The second, and probably nearly as depressing loss, is that of Diva. Diva was an Indian Bistro located in Davis Square. Just about a 10 minute walk from my house, but always provided a great meal. Diva isn’t overly expensive (usually dinner was usually about $30 for Miss Possible and I) and it had a great atmosphere. The minute you walked in the door, you fell in love with the place. The scents of Indian Curries and spices were so thick in the air, that you hated to leave the place because regular air just didn’t make you feel the same.

Miss Possible became obsessed with Diva, and we’d always get the exact same thing. She’d order the Shahi Navratan Korma, while I’d order the Lamb or Beef Vindaloo (the chicken was soaked in Yogurt, so that was out), and we’d get a side of Peshwary Naan. It was just too good to stray from our favorites, because I tried once — and I regretted it for days.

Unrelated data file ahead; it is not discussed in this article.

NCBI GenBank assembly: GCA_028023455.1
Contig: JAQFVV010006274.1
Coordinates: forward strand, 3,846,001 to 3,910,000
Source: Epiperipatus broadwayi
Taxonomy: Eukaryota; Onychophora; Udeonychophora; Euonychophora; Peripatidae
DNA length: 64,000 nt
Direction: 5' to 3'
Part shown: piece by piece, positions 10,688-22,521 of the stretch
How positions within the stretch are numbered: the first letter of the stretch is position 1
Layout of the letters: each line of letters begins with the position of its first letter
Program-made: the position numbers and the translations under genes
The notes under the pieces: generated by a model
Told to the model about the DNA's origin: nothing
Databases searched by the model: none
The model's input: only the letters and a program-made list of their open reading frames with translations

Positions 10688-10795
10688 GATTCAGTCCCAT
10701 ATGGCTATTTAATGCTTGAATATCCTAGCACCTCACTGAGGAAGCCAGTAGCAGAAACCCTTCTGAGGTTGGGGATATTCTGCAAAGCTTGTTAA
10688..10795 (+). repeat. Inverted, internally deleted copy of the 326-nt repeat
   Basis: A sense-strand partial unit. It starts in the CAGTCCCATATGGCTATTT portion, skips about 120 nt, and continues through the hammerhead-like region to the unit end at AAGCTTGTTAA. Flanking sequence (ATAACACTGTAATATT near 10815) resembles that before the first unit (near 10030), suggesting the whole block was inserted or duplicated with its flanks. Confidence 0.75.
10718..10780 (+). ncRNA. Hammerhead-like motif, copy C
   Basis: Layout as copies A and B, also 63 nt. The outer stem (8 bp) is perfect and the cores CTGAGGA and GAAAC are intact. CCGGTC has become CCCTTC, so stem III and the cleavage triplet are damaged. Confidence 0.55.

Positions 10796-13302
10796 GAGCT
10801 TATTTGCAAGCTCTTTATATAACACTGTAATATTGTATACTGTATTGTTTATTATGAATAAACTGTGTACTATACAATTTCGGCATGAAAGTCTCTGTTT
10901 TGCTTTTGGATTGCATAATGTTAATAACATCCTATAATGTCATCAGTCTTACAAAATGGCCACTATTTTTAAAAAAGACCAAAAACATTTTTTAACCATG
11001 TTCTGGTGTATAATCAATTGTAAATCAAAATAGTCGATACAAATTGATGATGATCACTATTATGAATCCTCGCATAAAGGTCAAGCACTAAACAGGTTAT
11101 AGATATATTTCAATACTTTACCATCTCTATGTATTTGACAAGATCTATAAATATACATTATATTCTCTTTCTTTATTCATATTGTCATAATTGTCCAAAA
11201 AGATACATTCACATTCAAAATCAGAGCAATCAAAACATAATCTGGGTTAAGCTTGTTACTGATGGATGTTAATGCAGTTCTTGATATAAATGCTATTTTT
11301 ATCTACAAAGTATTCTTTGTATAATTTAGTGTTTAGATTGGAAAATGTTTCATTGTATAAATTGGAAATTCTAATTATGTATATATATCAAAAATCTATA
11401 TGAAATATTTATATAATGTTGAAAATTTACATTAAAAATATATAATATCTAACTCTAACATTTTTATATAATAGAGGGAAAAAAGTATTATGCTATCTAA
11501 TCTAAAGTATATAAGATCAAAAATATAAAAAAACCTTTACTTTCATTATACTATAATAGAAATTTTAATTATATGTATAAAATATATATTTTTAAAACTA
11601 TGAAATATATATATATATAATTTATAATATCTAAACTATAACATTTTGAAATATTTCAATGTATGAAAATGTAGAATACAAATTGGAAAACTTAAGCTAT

I can remember nights where we’d not feel like going out, and MP would say to me in that quasi-desperate, weak, hungary voice “I need Diva.” Whereupon I would order takeout and go pick it up for us to come back home, and make a nice spread on my bedroom floor and indulge ourselves with the Indian Delicacies from the comfort of my Somerville Abode.

Once we took my father and sister to eat there, and my father was amazed. “The Best Indian Restaurant I’ve ever eatan at” he told me. And he often compares other restaurants to Diva, when we speak of Indian. I didn’t pay any attention, as I figured how many good Indian restaurants can they possibly have in the tiny New Jersey town that he resides.

But, alas, as we’re coming to find — it might be true. Diva may be a one-of-a-kind. Not that Hoboken has the best restaurants, but we’ve been to two different Indian places — both of which were extremely disappointing. There’s a third that we still need to try, before we’ve exhausted the possibilities. But tonight we ventured into Little India in New York, to try to get something more on the same level as Diva.